Charlotte’s Park It! Program has grown and changed with transportation trends to serve city residents and guests beautifully.

harlotte, N.C., is a captivating, colorful, and cosmopolitan city. Center city has three professional sports teams, world-class exhibits at numerous museums, and many nightspots through its two-squaremile area. Several Fortune 500 companies are headquartered in Charlotte’s center city and the city boasts the third most banking assets in the U.S. after New York City and San Francisco, Calif. The University of North Carolina, Charlotte, and Johnson and Wales University have campuses in center city, which also has more than 18,000 residents and 100,000 workers. Charlotte is home to the NASCAR Hall of Fame and enjoys a new 5.4-acre public park. Charlotte is a dynamic, vibrant exciting city full of growth and potential, but it wasn’t always like this. Come with us on a brief flashback.

The Evolution of Urban Parking By Clement Gibson, CAPP, and Randy Jones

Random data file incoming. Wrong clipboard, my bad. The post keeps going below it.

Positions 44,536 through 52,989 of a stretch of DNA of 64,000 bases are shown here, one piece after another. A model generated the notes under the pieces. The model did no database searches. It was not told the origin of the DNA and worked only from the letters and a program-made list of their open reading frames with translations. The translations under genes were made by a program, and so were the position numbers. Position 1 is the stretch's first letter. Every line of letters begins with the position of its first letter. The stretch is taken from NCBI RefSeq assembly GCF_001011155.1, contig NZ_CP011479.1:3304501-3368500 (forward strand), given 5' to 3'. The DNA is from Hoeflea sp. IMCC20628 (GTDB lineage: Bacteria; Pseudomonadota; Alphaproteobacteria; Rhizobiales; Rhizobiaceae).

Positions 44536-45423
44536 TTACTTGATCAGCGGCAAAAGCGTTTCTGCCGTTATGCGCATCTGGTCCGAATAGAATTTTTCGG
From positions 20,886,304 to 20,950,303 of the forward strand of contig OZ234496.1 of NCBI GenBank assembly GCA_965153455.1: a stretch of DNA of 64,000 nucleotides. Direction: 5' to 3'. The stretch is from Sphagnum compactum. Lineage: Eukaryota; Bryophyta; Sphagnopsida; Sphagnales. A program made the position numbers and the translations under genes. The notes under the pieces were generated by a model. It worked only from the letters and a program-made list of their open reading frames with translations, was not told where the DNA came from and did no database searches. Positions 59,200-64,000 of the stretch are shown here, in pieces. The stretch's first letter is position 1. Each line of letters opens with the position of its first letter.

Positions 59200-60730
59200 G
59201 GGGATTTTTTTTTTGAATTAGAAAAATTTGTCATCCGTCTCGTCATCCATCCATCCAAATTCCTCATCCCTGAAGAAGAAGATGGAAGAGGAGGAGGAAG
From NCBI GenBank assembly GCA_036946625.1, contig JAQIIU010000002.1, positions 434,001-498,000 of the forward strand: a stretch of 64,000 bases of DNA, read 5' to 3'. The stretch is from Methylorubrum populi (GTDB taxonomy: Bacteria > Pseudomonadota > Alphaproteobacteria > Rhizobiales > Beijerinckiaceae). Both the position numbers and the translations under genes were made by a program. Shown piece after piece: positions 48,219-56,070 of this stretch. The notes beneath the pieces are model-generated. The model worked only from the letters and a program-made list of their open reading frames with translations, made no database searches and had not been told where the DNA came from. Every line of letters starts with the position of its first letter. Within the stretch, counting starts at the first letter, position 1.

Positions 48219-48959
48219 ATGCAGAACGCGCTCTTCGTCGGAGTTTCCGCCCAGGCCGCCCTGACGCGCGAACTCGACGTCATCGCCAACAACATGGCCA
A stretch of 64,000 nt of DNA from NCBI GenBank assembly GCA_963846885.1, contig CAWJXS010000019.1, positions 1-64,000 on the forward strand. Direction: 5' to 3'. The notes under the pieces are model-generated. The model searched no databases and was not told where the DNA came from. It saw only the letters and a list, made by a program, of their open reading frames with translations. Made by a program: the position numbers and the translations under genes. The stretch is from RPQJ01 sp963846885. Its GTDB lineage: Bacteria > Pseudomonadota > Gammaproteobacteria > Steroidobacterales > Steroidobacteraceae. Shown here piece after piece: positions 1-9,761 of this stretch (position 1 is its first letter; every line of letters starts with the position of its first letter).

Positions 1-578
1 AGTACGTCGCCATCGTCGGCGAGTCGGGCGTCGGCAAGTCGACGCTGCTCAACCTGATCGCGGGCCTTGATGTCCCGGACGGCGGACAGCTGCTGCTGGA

We Don’t Need Parking Management

In 1974, when Randy Jones (co-author of this article) begin working for the city, Charlotte was much smaller and less active. One of my first responsibilities was to remove all of the remaining parking meters, which were installed in the 1950s, from center city. At that time, Charlotte had a population of about 235,000, (it now has an estimated 842,000 residents). Due to the number of projects planned for center city, the city’s

Charlotte’s Park It! program has revolutionized parking in the city center.


traffic engineers felt it was necessary to remove all on-street parking to handle the anticipated volumes of traffic. Although freeways had been built circling center city, expanding streets within the central core was not possible. One of my first assignments was to remove the remaining 75 meters. Some of them were still penny meters! By removing the last meters, Charlotte was